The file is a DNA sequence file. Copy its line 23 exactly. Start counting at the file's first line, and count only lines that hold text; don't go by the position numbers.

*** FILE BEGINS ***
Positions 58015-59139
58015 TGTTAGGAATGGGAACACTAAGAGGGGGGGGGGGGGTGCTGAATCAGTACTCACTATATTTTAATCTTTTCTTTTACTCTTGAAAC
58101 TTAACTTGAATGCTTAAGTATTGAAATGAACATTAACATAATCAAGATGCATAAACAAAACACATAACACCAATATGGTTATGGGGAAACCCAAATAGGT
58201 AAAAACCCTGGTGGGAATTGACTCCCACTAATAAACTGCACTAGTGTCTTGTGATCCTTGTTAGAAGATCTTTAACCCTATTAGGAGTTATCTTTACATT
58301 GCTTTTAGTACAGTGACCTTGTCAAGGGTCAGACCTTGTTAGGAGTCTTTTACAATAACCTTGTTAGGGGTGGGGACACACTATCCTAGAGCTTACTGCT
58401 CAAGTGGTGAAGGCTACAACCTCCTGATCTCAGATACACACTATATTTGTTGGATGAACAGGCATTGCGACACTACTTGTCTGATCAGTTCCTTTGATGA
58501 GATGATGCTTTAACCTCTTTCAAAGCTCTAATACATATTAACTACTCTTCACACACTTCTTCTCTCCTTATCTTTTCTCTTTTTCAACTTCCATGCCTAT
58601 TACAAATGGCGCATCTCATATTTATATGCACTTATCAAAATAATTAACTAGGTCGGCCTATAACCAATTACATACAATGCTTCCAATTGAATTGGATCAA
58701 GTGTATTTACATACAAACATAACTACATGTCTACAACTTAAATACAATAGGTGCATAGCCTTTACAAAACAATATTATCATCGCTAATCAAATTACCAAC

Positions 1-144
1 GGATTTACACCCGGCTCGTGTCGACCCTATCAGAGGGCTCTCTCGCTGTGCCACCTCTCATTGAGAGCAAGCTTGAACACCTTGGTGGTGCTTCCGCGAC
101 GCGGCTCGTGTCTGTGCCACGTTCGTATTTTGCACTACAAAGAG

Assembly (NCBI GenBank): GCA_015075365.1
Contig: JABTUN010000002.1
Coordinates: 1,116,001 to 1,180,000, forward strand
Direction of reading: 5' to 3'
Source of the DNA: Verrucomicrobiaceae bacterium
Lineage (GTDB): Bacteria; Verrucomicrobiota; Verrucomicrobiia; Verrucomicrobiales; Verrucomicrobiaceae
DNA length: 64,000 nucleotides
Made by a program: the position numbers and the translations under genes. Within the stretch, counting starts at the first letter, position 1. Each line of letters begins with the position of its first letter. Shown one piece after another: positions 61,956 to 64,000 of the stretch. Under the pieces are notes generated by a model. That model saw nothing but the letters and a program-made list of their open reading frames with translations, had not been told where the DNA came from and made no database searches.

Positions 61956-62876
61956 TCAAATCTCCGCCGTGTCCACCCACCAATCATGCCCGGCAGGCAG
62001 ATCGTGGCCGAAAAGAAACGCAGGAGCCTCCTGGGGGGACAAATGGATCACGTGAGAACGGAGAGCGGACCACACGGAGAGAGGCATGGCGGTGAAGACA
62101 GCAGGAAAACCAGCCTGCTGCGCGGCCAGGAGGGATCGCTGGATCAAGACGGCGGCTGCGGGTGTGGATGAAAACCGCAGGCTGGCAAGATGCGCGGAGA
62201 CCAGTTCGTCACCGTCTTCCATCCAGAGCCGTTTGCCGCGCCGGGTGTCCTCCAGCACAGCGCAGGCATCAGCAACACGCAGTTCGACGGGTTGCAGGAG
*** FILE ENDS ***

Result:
62001 ATCGTGGCCGAAAAGAAACGCAGGAGCCTCCTGGGGGGACAAATGGATCACGTGAGAACGGAGAGCGGACCACACGGAGAGAGGCATGGCGGTGAAGACA